Regrets that the European Parliament’s resolution on implementation and, especially, its reference to the involvement of LRAs has not been taken into account. Asks the Parliament to consider, in line with Article 26(2) of the RRF Regulation to draft a resolution on the effects and impact of the centralised allocations of EU funds based on experiences from the implementation of the RRF at the local and regional level;


Urges the Member States and the European Commission to take the necessary measures to change the current centralised narrative into a multi-level implementation approach of the RRF by setting-up on a structural basis and together with LRAs e.g. multi-level platforms, information sessions and events in accordance with Article 34 of the RRF Regulation and multi-level working groups;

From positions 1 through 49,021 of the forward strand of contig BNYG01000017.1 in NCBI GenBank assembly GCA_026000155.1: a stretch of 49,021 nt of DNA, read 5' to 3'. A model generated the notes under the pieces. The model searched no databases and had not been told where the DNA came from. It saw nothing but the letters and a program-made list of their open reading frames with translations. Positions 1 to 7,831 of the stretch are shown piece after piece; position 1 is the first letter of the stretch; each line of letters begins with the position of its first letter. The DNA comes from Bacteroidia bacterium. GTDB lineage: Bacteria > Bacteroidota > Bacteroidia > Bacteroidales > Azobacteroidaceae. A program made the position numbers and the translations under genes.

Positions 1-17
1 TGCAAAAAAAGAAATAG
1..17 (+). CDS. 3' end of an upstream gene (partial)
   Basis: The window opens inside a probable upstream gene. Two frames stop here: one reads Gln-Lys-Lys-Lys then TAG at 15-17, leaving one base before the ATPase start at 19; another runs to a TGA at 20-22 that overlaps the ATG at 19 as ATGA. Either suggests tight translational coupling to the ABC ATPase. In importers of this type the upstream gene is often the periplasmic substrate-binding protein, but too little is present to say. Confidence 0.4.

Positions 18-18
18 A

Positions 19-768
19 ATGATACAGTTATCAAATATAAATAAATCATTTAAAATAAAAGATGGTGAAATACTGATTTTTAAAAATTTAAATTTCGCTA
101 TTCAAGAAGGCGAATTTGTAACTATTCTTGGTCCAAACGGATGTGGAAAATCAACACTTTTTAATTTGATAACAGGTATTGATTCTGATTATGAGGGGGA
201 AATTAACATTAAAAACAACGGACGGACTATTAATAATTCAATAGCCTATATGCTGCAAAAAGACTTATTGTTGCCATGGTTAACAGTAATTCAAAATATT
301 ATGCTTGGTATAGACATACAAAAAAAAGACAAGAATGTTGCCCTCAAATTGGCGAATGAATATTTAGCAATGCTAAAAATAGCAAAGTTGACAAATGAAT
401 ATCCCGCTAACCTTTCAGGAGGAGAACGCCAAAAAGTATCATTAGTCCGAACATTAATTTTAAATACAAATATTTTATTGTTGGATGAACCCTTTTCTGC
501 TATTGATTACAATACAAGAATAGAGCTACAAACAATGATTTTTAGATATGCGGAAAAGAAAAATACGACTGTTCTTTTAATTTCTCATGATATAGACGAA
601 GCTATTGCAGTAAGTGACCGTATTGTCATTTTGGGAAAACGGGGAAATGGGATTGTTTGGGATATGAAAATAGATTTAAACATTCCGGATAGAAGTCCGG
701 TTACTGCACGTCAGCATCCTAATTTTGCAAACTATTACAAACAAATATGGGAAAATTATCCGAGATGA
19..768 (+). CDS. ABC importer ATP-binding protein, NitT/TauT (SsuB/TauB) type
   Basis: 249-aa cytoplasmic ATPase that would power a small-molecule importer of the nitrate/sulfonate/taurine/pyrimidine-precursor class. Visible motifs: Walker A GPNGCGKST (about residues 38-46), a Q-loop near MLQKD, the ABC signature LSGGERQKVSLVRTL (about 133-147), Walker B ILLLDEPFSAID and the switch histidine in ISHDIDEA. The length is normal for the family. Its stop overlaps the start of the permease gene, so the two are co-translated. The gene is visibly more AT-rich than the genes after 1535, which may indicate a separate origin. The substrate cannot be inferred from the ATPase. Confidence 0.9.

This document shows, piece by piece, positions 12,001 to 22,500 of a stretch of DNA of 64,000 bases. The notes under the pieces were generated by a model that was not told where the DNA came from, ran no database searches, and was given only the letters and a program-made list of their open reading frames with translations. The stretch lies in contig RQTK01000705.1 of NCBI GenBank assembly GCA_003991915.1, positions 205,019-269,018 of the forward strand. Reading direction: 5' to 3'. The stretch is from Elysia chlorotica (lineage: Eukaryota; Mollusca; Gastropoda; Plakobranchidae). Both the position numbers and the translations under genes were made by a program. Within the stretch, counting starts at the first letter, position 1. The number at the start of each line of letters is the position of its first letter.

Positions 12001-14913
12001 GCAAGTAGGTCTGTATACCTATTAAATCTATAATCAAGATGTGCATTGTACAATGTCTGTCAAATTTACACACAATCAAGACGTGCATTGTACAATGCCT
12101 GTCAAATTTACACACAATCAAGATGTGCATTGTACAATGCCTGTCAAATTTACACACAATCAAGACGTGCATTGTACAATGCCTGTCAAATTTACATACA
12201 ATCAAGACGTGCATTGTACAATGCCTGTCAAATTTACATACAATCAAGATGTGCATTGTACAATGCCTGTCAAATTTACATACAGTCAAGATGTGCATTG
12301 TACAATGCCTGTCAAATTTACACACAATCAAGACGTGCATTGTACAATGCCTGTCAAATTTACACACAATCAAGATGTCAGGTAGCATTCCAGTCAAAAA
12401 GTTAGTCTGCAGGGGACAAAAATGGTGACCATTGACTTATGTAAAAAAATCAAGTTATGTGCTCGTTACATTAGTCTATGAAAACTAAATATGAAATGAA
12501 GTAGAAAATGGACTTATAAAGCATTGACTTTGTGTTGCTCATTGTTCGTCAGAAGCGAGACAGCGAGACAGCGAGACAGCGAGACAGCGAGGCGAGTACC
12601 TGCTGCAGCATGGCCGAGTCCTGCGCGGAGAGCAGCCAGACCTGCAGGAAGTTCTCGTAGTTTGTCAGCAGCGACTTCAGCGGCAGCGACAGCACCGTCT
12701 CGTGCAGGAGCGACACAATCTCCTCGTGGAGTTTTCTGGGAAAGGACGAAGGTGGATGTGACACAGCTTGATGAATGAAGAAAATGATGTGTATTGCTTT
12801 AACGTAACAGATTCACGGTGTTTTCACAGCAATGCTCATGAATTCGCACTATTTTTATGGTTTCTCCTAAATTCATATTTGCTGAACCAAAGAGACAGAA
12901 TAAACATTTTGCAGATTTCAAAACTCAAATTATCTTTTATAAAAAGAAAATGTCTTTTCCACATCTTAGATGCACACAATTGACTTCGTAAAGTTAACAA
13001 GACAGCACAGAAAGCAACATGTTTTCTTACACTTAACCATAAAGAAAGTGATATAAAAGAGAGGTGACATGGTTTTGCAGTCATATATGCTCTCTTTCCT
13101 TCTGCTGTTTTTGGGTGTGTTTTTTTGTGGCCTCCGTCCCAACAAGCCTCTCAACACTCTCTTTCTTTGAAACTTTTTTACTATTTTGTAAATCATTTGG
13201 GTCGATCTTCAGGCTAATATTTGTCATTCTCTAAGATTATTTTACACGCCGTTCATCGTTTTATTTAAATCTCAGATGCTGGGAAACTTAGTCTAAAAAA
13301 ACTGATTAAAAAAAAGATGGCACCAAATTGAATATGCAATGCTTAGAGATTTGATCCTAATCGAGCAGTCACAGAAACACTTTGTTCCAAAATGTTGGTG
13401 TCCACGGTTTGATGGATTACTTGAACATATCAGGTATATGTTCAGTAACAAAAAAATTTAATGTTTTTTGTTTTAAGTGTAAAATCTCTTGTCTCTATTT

Urges the European Commission to present stricter guidance to Member States and to encourage them to report in detail in their annual national reform programmes (NRPs) on the consultations with LRAs and stakeholders, in the spirit of Article 18(4)(q) of the RRF Regulation;


Highlights that the scoreboard on measuring the progress of implementation of the NRRPs defined in Article 30 of the Regulation could be further developed to ensure that the ‘territorial dimension’ is properly reflected. We need to assure an integrated monitoring process, with the involvement of LRAs and an objective approach to implementation; this should not lead to an excessive administrative burden for LRAs;


States that the reforms and investments covered by the NRRPs should be in line with the country-specific recommendations under the European Semester framework. A reform of the European Semester is necessary to embed the territorial dimension. The local and regional dimension should be taken into account not only in the light of the current lessons learned with implementing the NRRPs, but also in the context of future EU programmes and the EU’s long-term objectives, be it the Fit for 55 package, the digital transition, the achievement of the Sustainable Development Goals (SDGs) by 2030, or achieving climate neutrality by 2050;